In one, somewhat morbid, sense we know our destination. But in another we don’t. At birth we don’t know our purpose. We don’t know where we’re going. We have no idea of the route our life will take, or of the turns or stops along the way. We can even be half way, or three quarters of the way through our life journey and still not know where we are headed. Sadly some complete the trip and still never knew.

The drive of our lives doesn’t come with maps in the glove box or a Sat Nav on the dashboard. Sometimes we will swerve without indicating, avoiding collisions or steering away from, or towards something. Sometimes we will slow down, or stop, without brake lights for those around us. Life temporarily on hold, or simply crawling in traffic. Sometimes we will make up the route along the way. Sometimes we will turn back. Sometimes we will find a detour. And what if we pause, but don’t like the place we have stopped? What if our way becomes dimly lit, how will we shine a light on the way ahead? What if our vehicle breaks down and we cannot travel to where we wish to be, in the manner or time frame we would want? What if we don’t have the resources, the capabilities, the fuel to reach our destination? Fill up?

We take journeys and driving for granted. Route, provisions, stopovers, movement, fellow travellers, destination.

We have one life journey, yet many of us meander through it.

No aim. No plan. No route. Accepting places we don’t like. Being and doing something, because we don’t know any different, other than to accept it’s just where we are at the moment, on this somewhat aimless journey. Reacting. Swerving. Braking. Turning. Accelerating.

You wouldn’t drive aimlessly. Don’t drive your life that way.

Pay attention to who you are, where you are going, why you are going there and why that matters. Be authentically you. Be purposeful. Be sure when you get to the end, you haven’t gone the wrong way. Relish the journey. Appreciate the views. Value the experience. Enjoy those you meet along the way.

Time to program your SatNav?

 

just what is unacceptable?

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Spitting shells of nuts out on a packed train?
Breaking wind in a lift?
Stealing food so you can eat?
Wishing ill of someone?
Swearing in a public place?
Eating with your mouth open?
Undertaking on a motorway?
Borrowing a book and not returning it?
Sex in a public place?
Judging someone’s dress sense?
Judging someone’s accent?
Drinking too much?
Dressing your dog in clothes?
Not being able to spell?
Wearing double denim?
Getting into debt?
Certain tattoos?
Not sharing a gift of chocolates?
Talking about someone behind their back?
Not visiting your old, lonely relative?
Speeding?
Wearing the same socks twice?
Claiming expenses you aren’t owed?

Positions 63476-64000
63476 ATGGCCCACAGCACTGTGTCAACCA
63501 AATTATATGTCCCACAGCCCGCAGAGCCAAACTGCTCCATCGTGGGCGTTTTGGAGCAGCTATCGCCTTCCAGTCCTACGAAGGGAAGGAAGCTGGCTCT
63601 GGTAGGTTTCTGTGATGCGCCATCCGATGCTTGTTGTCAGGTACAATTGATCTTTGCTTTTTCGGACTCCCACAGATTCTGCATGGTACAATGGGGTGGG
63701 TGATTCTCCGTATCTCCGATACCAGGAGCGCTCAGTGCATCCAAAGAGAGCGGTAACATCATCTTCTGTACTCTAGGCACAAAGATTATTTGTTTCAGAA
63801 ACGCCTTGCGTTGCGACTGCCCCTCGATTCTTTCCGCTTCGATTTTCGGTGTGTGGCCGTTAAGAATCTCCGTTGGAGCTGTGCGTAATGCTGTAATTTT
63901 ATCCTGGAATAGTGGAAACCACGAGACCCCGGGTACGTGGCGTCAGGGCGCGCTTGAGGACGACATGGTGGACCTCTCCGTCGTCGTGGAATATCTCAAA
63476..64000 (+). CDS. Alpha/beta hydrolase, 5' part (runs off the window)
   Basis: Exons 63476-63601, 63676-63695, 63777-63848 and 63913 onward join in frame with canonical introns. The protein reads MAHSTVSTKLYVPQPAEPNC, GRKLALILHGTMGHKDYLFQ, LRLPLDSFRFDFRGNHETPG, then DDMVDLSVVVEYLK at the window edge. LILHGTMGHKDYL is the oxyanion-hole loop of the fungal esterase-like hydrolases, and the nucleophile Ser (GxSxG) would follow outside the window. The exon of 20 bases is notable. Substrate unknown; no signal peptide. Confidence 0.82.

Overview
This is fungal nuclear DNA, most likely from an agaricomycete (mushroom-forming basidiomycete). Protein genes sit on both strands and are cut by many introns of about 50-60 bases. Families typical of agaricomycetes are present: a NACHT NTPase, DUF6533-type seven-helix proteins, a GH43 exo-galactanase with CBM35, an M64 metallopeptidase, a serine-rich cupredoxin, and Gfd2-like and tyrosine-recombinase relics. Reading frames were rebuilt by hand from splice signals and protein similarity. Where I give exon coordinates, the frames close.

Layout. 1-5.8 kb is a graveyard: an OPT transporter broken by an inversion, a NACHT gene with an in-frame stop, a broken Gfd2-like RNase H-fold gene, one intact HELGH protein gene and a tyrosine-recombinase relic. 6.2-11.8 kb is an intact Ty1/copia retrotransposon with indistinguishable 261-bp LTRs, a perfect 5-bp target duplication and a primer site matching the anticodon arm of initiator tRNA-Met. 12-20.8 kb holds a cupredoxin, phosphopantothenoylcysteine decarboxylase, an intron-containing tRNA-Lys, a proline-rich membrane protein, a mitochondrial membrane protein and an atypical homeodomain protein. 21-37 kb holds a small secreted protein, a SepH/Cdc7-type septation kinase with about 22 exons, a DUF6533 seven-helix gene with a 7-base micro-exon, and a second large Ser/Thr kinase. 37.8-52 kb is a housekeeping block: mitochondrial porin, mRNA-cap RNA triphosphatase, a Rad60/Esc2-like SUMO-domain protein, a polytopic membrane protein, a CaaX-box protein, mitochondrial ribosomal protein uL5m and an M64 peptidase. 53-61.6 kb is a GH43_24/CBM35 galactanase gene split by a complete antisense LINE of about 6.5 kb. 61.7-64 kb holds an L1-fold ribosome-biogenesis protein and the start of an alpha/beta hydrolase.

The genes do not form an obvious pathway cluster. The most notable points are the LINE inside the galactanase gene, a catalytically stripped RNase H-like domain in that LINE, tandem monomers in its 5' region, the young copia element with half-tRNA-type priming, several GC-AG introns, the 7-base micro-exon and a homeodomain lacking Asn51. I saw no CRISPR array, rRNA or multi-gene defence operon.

Not washing your hands in the bathroom?
Rude fruit and vegetables?
Cleaning your ear and then eating the wax?
Not sending Christmas cards?
Not showering in the morning?
Taking the last malteser?
Not letting the wine breathe?
Not looking both ways before crossing the road?
Thinking you’re better than someone?
Wishing you had a better life?
Blaming others that you don’t?
Accepting your lot?
Not knowing who you are?
Not caring?
Giving up?
Judging the woman spitting shells of nuts out on a packed train?

the things we provide to keep us safe…

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Much in our world is provided to keep us safe.

Black and white stripes on a road just one mechanism to make crossing a road safer. “Beware of the dog”. Safety shoes to prevent damaged toes. Safety glasses to prevent damaged eyes. Policies to ensure we don’t get sued, laws to allow us to sue. Use by dates to alert us to the dangers of eating food that might harm us. Bans on games of conkers to avoid bruised hands or worse. Maximum dose eight tablets in 24 hours. Road signs warning of adverse camber, liability of freezing, low bridge or simply to ‘give way’. “Don’t run”. “Slippery when wet”. Barriers at the end of footpaths to ensure we don’t inadvertently run out into the road. Safety belts. Medical screening for illness and disease. No standing upstairs on the bus. ‘Safety’ matches. Fire extinguishers, expensive sprinkler systems and fire drills. Warnings for children on who to talk to and who not to. Fire guards, safety catches, automatic cut-offs. “Eat five a day”. Jabs for our holidays. Pinhole glasses for solar eclipses. Masks to filter our breathing. Catalytic converters to trap pollutants. Helmets for bike riders and sportsmen. “Contains 20% of daily saturated fat”. Life jackets. “Smoking kills”. The list is endless.

Yet when we engage with the world as a human being, put ourselves at emotional and psychological risk. When we show ourselves. When we face judgement. When we risk belonging. When we make mistakes. When we face fear. When we feel lonely. When we show vulnerability …

… then we are on our own.

We have to work it out for ourselves. Try things. Get hurt. Learn quickly. We have to look after our own wellbeing. We work out our own policies and rules. We build our own safety mechanisms. Tell ourselves what is acceptable and what isn’t. Build our own beliefs, values and behaviours to act as barriers to keep us safe. Talk to ourselves, reassure ourselves, beat ourselves up.

Where is the support really needed? I wonder if we have the right balance, the right focus?